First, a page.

Remember the days of black hat SEO? Those were nutty times--when companies could keyword stuff their way to the top of Google searches.


Thankfully, Google and other search engines have become far too sophisticated for this to work any longer.


This is good for businesses and nonprofits who have a blog. It means that blogs have become more authentic and valuable.


Most visitors to your website will come through a blog post. In fact, I recently read a statistic that said while 50 percent of sales on your site come from a service page, these are rarely the pages that a first-time visitor frequents.


Instead, blog posts that inform, educate, inspire, and help readers are those valuable hooks that draw potential customers or clients in.


Think of it like fishing. The more hooks (blog posts) you have in the water, the greater your chance of catching a fish.


Blogging Danger #3: Inconsistent Follow Through


There is a LOT going on in today's companies and nonprofits. Most people are wearing two or more hats. The Great Resignation, quiet quitting, and remote work have left many business executives and nonprofit leaders scratching their heads.


Filling all the normal positions, keeping things moving, and trying hard to maintain books that are in the black take priority.


Blogging, while effective, is a long-term game.


You can't expect to pop a few posts up on your blog and see customers flooding in.


When meeting with a potential new client, this is a red flag to me: "How many posts will you have to write before I get customers?"


I won't take on a client who asks me this anymore.


Note: If you don't know the value of blogging, I recommend you read up on it first, create a solid content marketing strategy, and then seek help from a professional content writer.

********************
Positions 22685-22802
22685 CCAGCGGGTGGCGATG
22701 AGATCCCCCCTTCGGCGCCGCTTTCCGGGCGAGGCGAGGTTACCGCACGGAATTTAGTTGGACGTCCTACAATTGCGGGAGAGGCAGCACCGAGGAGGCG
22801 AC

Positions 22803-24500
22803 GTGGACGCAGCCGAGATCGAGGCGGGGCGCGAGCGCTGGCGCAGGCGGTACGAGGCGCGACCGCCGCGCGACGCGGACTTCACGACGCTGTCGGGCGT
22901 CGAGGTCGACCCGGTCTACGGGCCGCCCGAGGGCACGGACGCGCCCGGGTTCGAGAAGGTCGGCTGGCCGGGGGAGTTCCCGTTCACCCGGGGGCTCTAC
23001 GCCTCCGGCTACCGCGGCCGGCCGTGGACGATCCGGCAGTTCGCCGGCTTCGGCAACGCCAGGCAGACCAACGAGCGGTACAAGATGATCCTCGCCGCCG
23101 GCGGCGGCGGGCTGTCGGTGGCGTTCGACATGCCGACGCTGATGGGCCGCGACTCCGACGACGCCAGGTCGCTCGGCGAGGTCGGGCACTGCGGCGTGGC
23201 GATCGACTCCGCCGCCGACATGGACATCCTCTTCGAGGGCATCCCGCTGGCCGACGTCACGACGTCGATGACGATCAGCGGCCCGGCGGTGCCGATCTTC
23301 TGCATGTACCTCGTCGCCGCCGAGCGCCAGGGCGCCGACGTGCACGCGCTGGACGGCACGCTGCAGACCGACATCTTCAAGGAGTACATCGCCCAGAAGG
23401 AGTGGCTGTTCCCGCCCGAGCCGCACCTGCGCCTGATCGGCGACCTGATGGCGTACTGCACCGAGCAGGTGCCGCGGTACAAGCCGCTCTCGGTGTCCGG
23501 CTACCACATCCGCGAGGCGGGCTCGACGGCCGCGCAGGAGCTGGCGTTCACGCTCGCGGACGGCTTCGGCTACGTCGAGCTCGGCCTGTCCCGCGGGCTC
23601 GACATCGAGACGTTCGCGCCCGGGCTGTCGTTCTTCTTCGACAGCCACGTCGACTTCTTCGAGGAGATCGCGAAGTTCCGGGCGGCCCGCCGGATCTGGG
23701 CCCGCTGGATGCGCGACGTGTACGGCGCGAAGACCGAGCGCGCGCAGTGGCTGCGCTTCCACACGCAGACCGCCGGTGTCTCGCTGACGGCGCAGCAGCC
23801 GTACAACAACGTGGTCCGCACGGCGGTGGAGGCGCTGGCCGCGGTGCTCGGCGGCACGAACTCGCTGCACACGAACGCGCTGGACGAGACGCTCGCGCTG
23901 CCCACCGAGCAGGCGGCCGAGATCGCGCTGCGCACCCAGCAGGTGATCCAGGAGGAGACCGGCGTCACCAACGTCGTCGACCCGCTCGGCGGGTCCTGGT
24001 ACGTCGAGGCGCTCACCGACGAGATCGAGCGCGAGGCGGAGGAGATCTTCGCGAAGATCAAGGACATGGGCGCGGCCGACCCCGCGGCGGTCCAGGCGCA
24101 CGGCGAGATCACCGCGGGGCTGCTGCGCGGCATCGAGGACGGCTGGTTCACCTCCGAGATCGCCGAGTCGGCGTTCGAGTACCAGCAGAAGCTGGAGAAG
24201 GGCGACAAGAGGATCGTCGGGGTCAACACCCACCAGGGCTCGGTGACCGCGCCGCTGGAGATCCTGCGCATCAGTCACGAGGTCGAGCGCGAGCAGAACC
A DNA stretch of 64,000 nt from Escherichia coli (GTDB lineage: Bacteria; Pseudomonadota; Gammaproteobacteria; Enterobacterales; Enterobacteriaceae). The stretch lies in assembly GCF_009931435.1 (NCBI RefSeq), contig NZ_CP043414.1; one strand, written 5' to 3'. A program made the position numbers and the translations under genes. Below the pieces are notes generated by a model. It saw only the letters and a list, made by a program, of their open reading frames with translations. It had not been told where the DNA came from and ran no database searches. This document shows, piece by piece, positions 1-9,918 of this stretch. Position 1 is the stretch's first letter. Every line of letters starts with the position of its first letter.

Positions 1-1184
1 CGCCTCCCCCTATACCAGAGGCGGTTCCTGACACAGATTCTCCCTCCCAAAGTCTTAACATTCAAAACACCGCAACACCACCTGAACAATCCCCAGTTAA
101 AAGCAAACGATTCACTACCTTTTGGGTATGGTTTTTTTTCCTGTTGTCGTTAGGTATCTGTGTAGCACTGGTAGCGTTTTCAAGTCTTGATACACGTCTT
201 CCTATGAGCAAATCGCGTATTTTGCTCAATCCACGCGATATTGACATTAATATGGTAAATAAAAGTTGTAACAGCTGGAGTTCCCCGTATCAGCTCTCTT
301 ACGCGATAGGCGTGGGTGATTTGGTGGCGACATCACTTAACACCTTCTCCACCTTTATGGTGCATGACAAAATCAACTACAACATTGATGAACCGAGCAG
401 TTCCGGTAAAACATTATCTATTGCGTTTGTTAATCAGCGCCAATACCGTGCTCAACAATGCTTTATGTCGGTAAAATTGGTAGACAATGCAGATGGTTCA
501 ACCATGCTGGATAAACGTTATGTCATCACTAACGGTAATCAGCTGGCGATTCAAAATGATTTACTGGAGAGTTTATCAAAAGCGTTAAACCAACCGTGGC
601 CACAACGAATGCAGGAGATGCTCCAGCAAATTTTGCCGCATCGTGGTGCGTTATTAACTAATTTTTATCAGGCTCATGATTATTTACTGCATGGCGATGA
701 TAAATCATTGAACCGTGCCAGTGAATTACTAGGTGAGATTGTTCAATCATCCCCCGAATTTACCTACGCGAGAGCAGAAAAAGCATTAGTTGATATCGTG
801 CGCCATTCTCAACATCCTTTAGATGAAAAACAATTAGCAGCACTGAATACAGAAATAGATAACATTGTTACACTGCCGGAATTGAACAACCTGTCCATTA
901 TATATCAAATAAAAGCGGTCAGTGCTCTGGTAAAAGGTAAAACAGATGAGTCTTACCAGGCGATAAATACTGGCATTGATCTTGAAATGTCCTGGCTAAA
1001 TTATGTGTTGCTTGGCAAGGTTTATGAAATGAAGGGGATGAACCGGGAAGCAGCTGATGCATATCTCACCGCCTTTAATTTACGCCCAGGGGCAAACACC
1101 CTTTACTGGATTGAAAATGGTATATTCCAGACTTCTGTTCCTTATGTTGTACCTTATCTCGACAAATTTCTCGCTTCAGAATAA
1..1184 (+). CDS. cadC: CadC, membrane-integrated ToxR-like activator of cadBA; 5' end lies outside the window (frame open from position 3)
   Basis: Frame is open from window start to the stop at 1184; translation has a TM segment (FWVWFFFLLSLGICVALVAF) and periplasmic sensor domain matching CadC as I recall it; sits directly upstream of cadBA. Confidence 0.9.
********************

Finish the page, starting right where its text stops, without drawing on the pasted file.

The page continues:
The opposite side of the coin is perfectionism when it comes to blogging. Some of us are too focused on creating blog posts on the exact same schedule, week after week. Any deviation from this results in a meltdown.


You don't have to kill yourself to be regular in your blogging. Overall consistency is far more important than perfection.


The Power of Blogging


Blogging is far from dead.


Rather than bemoan the state of your current blog, consider blocking off time for a blog revamp.


During that time, check your analytics to see which posts are performing best and what sources of traffic result in the most visitors. Double-check your CTAs (calls to action) and make sure links throughout every post are working.


Spend a little time planning out blog posts in advance. This is an important part of a content marketing strategy. Determine who on your team is responsible for what tasks when it comes to the blog.


Create follow-ups and schedule monthly or more frequent reviews. Don't let your blog become stagnant. Instead, celebrate it for the wonderful tool it is.


Remember when the only advertising available was expensive newspaper or trade journal ads? These cost hundreds, sometimes even thousands of dollars. Their effectiveness was hard to predict.


Now, you have the power to create your own mini journal or magazine for potential and existing customers. That's a wonderful thing!


If you've felt resistant to blogging, don't have enough hands to keep your blog current, or are in need of a new blogging perspective, please reach out. I'd love to chat with you about your blog and all its possibilities.

 

Joy specializes in writing simple, clear content for busy business owners and nonprofit execs. Learn more about her services which will help you cut through the online clutter and connect with your audience in a better, more authentic way.